The Decisions and Appeals regulations give the DWP authority to supersede an award if they have received medical evidence from a healthcare professional. It is most likely that the DWP would, in the course of determining whether or not the claimant meets the disabilities condition, request medical evidence. But, as is established by the Upper Tribunal in KB v SSWP, regulation 26 only allows the possibility of supersession – it does not determine the outcome of the supersession. That outcome depends on the decision maker making a decision that takes into account all the relevant evidence when deciding whether or not the disability conditions are met. As Judge Wright makes clear in DS v SSWP, the regulations give no additional powers to the DWP, other than that provided by section 10(5) of the Social Security Act 1998, so the effective date of the supersession under regulation 26(1)(a) is the date that the decision is made.
The Decisions and Appeals regulations also give the DWP powers to supersede the decision when there has been a relevant change of circumstances, a determination under regulation 11 does not in itself amount to a relevant change of circumstances. The decision maker would have to identify a relevant change of circumstances to allow a supersession under regulation 23. The effective date of the supersession would be the date of the change of circumstances (or the date on which the change of circumstances was reported by the claimant if the change is advantageous to the claimant).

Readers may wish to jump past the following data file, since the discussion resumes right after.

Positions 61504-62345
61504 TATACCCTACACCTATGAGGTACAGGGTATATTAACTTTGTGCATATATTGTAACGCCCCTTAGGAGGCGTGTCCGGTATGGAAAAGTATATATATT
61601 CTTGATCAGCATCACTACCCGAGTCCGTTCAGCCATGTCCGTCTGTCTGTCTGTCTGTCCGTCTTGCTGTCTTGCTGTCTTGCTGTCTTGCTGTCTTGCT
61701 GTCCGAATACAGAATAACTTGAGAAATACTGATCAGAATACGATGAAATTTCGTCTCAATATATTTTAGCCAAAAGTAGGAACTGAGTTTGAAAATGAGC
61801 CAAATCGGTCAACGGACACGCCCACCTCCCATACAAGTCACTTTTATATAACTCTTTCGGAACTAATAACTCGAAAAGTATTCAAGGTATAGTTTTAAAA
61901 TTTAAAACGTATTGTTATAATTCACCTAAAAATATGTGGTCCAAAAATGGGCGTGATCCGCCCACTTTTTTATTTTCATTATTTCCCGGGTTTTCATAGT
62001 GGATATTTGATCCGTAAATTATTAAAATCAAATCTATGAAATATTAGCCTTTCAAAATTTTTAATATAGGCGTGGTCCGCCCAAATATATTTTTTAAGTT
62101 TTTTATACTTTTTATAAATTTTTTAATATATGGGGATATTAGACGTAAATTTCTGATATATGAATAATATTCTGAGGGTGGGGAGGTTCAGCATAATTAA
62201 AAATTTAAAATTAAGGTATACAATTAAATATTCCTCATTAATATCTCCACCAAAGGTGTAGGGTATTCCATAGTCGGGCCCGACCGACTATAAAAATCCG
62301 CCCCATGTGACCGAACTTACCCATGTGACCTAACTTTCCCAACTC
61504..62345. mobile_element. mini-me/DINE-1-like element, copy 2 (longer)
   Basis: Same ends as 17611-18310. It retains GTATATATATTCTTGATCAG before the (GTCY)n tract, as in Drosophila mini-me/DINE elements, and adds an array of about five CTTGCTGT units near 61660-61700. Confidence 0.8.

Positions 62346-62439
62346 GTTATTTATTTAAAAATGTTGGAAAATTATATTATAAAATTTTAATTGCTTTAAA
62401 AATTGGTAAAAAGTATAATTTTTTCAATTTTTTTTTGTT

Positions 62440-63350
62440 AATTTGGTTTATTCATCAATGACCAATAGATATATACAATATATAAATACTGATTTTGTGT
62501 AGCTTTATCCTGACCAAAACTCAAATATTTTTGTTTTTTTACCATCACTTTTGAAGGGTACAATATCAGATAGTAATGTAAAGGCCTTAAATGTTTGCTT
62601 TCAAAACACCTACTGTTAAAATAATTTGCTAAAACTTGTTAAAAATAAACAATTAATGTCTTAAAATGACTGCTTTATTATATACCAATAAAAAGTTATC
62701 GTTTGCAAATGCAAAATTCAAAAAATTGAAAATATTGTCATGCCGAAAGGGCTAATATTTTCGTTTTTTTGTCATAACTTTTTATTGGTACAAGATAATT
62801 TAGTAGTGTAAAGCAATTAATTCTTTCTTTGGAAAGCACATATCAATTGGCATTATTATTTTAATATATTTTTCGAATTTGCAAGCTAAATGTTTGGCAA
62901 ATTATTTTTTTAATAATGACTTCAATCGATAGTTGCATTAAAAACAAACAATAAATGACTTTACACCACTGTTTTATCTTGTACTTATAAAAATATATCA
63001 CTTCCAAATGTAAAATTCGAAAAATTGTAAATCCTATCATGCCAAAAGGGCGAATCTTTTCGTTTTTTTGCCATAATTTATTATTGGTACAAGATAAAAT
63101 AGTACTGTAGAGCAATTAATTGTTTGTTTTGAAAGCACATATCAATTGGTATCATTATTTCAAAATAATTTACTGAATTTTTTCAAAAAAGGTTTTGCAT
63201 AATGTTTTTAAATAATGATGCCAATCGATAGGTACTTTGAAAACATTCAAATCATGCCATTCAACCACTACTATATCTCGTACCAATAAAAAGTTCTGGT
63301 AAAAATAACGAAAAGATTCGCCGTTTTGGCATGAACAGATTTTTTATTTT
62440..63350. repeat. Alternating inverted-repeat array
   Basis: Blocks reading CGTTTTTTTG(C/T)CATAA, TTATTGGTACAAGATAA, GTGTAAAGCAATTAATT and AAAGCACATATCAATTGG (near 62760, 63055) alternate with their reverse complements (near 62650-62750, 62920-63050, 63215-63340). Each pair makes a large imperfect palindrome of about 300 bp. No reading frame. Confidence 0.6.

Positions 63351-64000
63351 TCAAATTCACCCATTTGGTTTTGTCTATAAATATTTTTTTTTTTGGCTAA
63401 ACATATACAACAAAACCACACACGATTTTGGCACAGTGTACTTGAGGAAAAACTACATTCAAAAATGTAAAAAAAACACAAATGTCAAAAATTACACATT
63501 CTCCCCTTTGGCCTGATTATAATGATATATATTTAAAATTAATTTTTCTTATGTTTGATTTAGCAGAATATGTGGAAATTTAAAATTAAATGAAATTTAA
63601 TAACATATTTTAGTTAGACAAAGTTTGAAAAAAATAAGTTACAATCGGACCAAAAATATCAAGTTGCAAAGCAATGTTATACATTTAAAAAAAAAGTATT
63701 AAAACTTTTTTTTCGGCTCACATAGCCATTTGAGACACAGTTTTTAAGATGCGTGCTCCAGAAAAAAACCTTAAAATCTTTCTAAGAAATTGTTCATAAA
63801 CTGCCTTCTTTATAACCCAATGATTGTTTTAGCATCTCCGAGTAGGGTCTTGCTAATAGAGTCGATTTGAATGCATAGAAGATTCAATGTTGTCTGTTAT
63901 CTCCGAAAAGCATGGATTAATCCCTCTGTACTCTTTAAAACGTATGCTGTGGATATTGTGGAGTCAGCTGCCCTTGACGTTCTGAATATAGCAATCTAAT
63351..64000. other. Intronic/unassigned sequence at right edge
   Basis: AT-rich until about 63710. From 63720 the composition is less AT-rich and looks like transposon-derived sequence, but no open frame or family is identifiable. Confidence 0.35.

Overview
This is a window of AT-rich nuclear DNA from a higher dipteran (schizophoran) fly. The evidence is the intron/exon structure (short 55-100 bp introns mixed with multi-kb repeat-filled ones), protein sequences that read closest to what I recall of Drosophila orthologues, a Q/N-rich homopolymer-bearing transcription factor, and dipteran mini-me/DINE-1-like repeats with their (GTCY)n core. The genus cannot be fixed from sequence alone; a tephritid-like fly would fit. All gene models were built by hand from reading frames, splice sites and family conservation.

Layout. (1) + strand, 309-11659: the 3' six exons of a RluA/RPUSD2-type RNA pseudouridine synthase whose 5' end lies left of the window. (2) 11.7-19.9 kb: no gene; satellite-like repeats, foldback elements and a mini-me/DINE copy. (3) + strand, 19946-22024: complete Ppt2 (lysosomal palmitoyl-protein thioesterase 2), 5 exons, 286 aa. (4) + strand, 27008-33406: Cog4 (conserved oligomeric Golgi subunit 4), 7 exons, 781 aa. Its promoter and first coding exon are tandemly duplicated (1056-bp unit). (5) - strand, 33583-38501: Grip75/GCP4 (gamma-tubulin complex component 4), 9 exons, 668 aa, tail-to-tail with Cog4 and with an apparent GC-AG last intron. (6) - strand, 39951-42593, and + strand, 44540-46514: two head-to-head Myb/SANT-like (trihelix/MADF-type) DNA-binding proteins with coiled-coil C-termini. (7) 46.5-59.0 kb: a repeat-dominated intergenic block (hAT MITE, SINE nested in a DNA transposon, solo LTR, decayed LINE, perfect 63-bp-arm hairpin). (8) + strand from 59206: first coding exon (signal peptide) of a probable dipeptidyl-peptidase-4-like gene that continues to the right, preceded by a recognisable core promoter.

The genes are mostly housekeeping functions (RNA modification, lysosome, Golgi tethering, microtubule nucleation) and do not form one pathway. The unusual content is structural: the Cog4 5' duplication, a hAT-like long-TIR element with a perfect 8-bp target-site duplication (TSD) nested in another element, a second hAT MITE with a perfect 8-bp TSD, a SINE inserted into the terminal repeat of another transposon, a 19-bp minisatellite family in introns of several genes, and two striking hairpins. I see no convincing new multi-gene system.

An additional ground of supersession, that the DWP has powers to revise a First-tier Tribunal award under regulation 31, is only relevant if the First-tier Tribunal decision was made in ignorance of some material fact.
Use of previous medical assessment reports
Two cases, SF v SSWP and DS v SSWP, confirm that First-tier Tribunals aren’t obliged to consider earlier medical reports – or any other evidence. However, unless the reasons are obvious, they do have a duty to provide at least a brief explanation as to why a previous award has not been continued. In both DS andSF, the claimant’s evidence was that her/his condition and needs had not changed since her/his previous award. These cases suggest that, in those circumstances, the First-tier Tribunal should provide an explanation as to why the previous award has not been renewed or an award has been terminated.